Enforcing default security settings with ARM templates

With the recent introduction of better resource management policies, and an easier management model in the Portal, you can enforce security default settings within your ARM templates. For example, you could force all Storage Accounts Containers to be created with private access and any other access to be forbidden by default. This way, no one should be able to create new storage accounts with public access switched on accidentally.

Securing access using SAS tokens

The use of Shared Access Signature (SAS) tokens is the best mechanism for defining and granting truly fine-grained and manageable access to storage accounts. This is because SAS tokens can grant limited, action-specific, privileges with explicit expiration and easy revocation. Once issued, the authorisation token must be supplied with the request or operation (URL or SDK).

Below is a sample SAS-based request (SAS highlighted) and a breakdown of each parameter

Based on this breakdown it’s easy to understand how SAS tokens can make access particularly explicit, and mapped only to a specific operation. To improve the usability of SAS tokens, there’s an option to store the Access Policy separately. This allows for separation of concern between the access policy and the SAS. It also allows for the modification and revocation of permissions even after the SAS has been issued. Each container, table and queue can have up to five stored access policies. An example SAS-based request with stored access policy is provided below:…lPk%3D

SAS is supported by the following Storage account types:

  • BLOB
  • File
  • Queue
  • Table

To generate a SAS you can use one of the following methods:

  • Azure Portal
  • Azure Storage Explorer
  • PowerShell
  • Azure CLI
  • Azure SDK (.NET, Node.js etc)

Below is an example of creating a SAS through the portal

Notice that SAS also support IP white-listing to further enhance security.

Securing access with CORS

Cross Origin Resource Sharing (CORS) can be used in conjunction with the other policies to lock down access to storage resources. CORS is a W3C standard that allows web sites to grant exceptions to permit resource access from external domains. For example, if your API runs under the domain, only those other sites that are under the same domain can access the API. To allow external access, CORS access needs to be configured. Browsers by default limit scripts to the “same origin”. Azure Storage service can be configured with CORS policies to enable cross-origin, browser-based applications.

Compliance and control using Storage Analytics

Azure Storage Analytics can be used for explicit logging and for storing data about metrics. Performance metrics of a storage account are important, especially when used in conjunction with Virtual Machines (VMs). You can also use the same metrics to troubleshoot various performance issues on a storage account.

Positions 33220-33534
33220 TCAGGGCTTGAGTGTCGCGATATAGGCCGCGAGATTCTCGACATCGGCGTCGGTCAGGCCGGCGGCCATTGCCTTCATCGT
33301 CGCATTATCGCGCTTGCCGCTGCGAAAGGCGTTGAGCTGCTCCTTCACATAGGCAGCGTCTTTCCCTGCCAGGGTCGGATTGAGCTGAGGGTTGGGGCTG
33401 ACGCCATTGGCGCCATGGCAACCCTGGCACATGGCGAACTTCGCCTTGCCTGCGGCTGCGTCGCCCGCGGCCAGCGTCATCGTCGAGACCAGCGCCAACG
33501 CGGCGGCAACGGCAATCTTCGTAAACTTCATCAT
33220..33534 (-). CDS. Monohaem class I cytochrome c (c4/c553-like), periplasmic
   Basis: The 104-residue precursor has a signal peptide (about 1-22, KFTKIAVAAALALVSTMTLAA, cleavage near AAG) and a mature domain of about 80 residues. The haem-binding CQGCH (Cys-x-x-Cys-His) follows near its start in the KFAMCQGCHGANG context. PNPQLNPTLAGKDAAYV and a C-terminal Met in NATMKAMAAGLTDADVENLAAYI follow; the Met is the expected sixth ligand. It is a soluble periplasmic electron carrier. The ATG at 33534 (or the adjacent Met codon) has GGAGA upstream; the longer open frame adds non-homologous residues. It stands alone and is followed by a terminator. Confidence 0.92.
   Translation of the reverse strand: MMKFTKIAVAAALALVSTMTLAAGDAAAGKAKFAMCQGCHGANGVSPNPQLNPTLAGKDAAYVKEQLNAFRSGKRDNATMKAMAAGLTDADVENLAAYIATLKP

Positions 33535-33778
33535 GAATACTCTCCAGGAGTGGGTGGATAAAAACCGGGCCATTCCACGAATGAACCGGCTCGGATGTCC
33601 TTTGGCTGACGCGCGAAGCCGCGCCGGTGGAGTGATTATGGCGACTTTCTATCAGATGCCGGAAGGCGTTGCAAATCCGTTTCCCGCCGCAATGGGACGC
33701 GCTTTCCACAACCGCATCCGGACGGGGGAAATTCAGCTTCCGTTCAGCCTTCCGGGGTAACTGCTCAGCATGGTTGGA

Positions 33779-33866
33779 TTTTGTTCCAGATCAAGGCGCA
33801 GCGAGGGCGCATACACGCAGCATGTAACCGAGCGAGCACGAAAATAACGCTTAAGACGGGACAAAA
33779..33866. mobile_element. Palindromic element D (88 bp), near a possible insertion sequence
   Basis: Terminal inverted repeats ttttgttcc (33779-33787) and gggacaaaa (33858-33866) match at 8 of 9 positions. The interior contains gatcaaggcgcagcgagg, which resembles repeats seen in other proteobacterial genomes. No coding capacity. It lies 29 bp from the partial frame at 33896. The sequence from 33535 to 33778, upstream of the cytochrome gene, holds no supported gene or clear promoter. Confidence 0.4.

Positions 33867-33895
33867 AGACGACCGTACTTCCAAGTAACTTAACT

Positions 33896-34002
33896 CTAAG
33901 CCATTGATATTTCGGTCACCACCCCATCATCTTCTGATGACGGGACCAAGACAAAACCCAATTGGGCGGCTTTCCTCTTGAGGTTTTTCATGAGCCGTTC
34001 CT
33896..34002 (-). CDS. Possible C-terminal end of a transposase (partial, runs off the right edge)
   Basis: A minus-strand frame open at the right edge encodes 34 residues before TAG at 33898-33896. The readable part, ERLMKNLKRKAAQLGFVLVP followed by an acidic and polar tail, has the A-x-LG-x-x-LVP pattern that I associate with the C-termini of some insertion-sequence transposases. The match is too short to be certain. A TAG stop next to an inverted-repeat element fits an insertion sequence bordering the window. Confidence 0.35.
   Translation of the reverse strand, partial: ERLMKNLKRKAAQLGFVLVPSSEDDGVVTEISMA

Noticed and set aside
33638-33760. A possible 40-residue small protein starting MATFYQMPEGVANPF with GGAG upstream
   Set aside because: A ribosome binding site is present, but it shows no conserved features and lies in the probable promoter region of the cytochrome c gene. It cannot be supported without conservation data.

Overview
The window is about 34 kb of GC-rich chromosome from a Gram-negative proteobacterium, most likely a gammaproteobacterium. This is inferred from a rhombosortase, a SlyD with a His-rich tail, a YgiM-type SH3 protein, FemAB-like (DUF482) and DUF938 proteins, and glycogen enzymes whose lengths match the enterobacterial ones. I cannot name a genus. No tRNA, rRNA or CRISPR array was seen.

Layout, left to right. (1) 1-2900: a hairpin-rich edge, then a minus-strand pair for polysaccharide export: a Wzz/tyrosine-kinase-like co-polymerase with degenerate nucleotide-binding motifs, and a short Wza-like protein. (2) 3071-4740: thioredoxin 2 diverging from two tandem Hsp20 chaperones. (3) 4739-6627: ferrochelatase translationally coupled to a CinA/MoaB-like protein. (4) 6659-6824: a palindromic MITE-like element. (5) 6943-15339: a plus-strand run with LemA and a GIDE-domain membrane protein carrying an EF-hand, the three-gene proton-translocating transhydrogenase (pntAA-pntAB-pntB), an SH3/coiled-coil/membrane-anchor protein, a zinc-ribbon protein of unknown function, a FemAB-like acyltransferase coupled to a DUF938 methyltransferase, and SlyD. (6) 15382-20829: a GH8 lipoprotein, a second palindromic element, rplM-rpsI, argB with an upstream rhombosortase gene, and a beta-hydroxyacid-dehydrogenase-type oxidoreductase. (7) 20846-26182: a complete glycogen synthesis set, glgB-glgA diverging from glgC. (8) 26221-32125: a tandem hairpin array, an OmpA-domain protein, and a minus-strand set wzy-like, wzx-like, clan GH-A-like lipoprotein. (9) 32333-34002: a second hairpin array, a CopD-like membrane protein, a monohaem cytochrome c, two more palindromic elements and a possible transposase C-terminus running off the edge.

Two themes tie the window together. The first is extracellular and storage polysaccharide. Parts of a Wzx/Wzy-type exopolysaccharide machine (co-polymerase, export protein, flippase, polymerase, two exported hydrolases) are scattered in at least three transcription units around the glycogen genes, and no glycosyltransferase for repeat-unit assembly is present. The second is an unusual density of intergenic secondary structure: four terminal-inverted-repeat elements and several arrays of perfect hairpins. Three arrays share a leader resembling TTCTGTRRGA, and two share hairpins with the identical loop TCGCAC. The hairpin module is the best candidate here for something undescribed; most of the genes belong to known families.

Furthermore, logs of storage analytics can be used to enhance the security of your infrastructure and proactively monitor for suspicious activity. For example, with BLOB Storage, you can monitor whether an action used a Shared Access Signature or the storage account keys, or if the BLOB accessed was public.

This means that you can tightly guard access to storage. For example, if you’ve set all of the containers to private, and have enforce access through the use of an SAS, then a log entry that shows access using one of the storage account keys would indicate a security breach.


Azure Storage is central to Microsoft’s Azure infrastructure. Now that an increasing number of customers are trusting their data to the cloud, it’s important to choose a service that provides the appropriate tools to protect from unauthorized access and that allows us to set up policies that are able to monitor and identify irregular behavior. Throughout this article, we examined the various security features that are available on the Azure Storage Service, and we described the recommended practices that are used to ensure that your data remains protected both at rest and in transit.

About the author

Christos Matskas

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Christos Matskas has been working as a software developer for the last 11 years. He is an entrepreneur, founder and CEO of SoftwareLounge, a software consultancy firm, and co-founder of TowzieTyke an application development software company. His portfolio includes collaborations with some great companies such as MarkIT, Lockheed Martin and Barclays. Over the years he has worked on a numerous exciting projects from mobile applications to data crunching back-end solutions. His blog,, is full with useful tutorials, tips and tricks and reviews about software development and tools. Christos is an Open Source advocate, a writer and a regular speaker at conferences and user groups talking about .NET, the Cloud, mobile applications and software development in general (.NETFringe, DevWeek, MDevCon, SwanseaCon)